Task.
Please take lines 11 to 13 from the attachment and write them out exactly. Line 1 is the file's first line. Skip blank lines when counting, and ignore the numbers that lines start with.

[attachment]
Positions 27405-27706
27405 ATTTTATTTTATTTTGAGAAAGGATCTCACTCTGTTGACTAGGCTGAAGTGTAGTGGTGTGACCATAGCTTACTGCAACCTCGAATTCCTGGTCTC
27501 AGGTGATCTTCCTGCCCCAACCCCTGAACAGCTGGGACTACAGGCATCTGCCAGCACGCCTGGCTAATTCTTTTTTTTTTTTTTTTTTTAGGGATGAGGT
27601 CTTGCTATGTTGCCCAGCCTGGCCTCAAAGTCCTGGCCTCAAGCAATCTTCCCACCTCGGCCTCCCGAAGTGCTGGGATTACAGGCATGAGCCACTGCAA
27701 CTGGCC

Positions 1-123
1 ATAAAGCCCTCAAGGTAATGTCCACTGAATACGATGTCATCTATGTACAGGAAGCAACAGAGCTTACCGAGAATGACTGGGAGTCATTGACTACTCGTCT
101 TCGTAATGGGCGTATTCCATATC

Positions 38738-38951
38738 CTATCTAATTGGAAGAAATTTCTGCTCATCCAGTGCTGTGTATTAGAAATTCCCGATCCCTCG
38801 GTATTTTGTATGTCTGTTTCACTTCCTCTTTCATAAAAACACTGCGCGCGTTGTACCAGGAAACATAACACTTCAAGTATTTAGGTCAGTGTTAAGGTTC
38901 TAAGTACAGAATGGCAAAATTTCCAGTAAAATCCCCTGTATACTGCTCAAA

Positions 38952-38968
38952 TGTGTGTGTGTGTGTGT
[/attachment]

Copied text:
38801 GTATTTTGTATGTCTGTTTCACTTCCTCTTTCATAAAAACACTGCGCGCGTTGTACCAGGAAACATAACACTTCAAGTATTTAGGTCAGTGTTAAGGTTC
38901 TAAGTACAGAATGGCAAAATTTCCAGTAAAATCCCCTGTATACTGCTCAAA

Positions 38952-38968